Thursday, 26 June 2008

Flower Power

Ok, so I really should be revising. I should be memorising cuts of beef and imperial conversions and step by step methods for making genoise and puff pastry but my miniscule attention span is being affected by stuff happening in the garden. Mother Nature is putting on a show and that show needs to be eaten.

Last year, my vegetable patch was limited to three grow bags containing two varieties of tomatoes. This year, I added courgettes to my crop with the specific intention of stuffing the flowers. Courgette flowers are pretty hard to get hold of and they're bloody expensive too. You'd be looking at upwards of £1.50 per flower if you can find them. Given my current state of impoverishment, I should probably be flogging them at some farmer's market to eager cashed-up foodies but I can't bear to let them go. Their petals are just begging to be opened up, to have their stamens removed, and to be stuffed with a lovely soft goats cheese, fried in batter, and then drizzled with honey.

Fingers crossed, new buds will start appearing and we can indulge in another plate of ripeni ai fiori di zucca in a few weeks time.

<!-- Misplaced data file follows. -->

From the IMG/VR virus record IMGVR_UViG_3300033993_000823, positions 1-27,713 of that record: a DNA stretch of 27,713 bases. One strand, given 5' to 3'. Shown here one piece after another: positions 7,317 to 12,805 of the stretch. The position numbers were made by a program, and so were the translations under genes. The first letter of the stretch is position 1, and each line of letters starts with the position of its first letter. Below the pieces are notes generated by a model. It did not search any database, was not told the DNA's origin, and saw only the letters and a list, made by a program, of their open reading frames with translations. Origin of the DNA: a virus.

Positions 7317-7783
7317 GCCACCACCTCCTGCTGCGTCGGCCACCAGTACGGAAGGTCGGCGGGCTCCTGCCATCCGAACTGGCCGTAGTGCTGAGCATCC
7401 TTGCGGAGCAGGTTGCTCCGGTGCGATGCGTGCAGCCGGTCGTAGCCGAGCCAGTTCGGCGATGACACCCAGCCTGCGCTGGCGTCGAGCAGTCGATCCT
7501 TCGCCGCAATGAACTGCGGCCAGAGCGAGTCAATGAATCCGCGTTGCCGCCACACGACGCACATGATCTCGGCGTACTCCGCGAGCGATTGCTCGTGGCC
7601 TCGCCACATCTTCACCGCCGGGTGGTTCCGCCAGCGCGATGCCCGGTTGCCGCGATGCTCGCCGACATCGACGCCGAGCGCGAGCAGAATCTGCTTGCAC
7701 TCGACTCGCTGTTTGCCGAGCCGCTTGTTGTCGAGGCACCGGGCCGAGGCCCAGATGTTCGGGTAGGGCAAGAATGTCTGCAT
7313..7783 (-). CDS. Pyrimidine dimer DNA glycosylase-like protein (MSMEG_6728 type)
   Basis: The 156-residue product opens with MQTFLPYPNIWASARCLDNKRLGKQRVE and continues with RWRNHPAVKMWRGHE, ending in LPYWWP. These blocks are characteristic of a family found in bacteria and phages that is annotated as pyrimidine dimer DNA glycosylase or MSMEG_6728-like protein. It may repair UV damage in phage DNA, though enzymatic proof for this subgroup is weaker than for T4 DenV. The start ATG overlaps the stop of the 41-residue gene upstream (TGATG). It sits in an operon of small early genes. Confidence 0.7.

Tuesday, 24 June 2008

The end is nigh

This is it. 6 months of a professional cooking diploma comes to an end in the next seven days. Work experience is completed and my portfolio, costing exercises and other coursework have been marked and returned. My hygiene certificate says I'm hygienic, and my health and safety certificate says I'm healthy and safe. At least I didn't fail on any of those.

On Friday I sit the theory exam and then on Monday, the dreaded six hour practical exam will put the past two terms of culinary education to the test. Tomorrow we find out what we will have to cook, but word has it that we'll be making puff pastry by hand, a task so gruesome that it sends shivers down my spine just thinking about it. Wish me luck. I'm going to need it...